This is specifically true for Israel which emerges today not only as a standalone regional power, but a leading actor empowered by normalization accords with 4 major Arab countries thus far — the United Arab Emirates, Bahrain, Sudan and Morocco — while also engaging secretly in talks with Saudi Arabia.
The new architecture in the Middle East, courtesy of former President Donald Trump and his son-in-law, will not simply have the ability to withstand pressure from the US and Europe while they pursue what they see as their own interests, but also has enough clout to alter policy calculations.
Amid a nationwide response to the COVID-19 pandemic and pressing challenges on the economic level which clearly represent the administration’s top priority, Biden is unlikely to deal with the renegotiations of a “a new comprehensive deal” with Tehran with urgency. Aside from the pressing domestic challenges Biden faces, his administration enjoys “maximum leverage” underpinned by the previous administration’s “maximum pressure policy,” enabling it to push in whatever direction it finds suitable.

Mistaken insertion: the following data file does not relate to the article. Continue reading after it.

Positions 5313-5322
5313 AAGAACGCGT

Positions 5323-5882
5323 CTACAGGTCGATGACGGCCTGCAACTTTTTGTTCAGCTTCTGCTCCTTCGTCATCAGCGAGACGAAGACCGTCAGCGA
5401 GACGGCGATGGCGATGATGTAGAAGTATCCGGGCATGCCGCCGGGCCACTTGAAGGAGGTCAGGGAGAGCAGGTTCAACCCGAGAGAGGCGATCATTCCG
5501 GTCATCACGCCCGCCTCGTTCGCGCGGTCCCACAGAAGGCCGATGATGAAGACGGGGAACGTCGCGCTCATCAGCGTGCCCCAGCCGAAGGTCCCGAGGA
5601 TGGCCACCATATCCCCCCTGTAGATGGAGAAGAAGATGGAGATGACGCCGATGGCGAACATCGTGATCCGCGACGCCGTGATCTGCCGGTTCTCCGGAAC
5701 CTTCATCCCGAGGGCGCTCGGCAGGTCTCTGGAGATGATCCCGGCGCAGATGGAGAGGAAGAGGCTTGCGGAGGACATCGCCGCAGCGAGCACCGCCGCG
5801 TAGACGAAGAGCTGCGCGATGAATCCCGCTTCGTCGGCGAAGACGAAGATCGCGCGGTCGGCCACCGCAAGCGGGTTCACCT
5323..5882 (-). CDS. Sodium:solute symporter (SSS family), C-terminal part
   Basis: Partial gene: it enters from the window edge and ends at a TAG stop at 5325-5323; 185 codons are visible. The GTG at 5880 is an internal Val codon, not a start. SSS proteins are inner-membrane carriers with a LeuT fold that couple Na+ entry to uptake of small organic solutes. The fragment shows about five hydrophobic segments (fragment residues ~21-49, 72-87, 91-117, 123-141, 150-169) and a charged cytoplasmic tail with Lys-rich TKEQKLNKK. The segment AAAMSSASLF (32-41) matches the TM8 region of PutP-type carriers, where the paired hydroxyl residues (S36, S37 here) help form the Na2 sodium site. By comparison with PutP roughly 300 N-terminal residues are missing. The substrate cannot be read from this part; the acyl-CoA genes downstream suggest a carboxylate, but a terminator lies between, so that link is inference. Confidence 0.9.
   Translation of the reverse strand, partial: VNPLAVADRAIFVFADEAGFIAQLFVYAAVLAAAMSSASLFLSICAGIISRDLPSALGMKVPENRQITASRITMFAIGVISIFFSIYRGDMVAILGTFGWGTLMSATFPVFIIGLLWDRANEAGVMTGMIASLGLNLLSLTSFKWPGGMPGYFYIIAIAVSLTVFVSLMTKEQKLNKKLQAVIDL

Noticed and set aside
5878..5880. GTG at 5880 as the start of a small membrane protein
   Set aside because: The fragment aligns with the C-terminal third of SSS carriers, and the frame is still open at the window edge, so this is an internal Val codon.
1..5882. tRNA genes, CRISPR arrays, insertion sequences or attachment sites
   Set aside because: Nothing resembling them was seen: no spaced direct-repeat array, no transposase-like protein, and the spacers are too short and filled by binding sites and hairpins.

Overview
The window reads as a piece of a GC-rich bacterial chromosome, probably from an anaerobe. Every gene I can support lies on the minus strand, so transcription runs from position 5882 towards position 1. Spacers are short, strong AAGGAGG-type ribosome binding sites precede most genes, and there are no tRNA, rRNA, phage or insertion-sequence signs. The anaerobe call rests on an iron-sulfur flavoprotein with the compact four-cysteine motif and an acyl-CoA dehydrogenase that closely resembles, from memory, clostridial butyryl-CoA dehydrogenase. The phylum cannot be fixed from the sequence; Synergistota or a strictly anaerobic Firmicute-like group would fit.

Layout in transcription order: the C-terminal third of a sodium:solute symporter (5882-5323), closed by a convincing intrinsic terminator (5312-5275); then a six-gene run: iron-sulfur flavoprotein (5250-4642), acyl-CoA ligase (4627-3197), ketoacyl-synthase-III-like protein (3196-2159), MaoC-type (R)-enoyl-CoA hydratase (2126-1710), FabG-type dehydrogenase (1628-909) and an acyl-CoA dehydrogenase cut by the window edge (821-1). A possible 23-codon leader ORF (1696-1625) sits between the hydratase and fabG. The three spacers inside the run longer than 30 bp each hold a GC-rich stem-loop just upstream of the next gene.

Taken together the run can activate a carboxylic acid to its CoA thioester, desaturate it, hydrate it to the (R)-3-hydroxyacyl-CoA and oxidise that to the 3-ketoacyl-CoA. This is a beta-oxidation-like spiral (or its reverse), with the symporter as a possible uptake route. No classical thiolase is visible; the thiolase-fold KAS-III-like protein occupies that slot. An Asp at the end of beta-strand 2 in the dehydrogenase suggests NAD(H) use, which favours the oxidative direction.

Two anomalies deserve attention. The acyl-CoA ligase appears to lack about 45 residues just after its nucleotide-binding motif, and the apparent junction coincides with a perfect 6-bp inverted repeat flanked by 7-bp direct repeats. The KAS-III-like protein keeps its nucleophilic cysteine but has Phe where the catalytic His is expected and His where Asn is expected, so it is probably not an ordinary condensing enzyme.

As such, DC’s fresh narrative, reflected by two of President Biden’s top national security appointments, Antony Blinken, secretary of state and Avril Haines, director of national intelligence, argue for a "longer and stronger agreement” with Tehran while working with US allies.
Washington is adamant on testing Tehran’s will by pressing it on the resumption of compliance with the clause of the 2015 agreement, especially in terms of uranium enrichment, which Biden promises to be met by a relief from economic sanctions.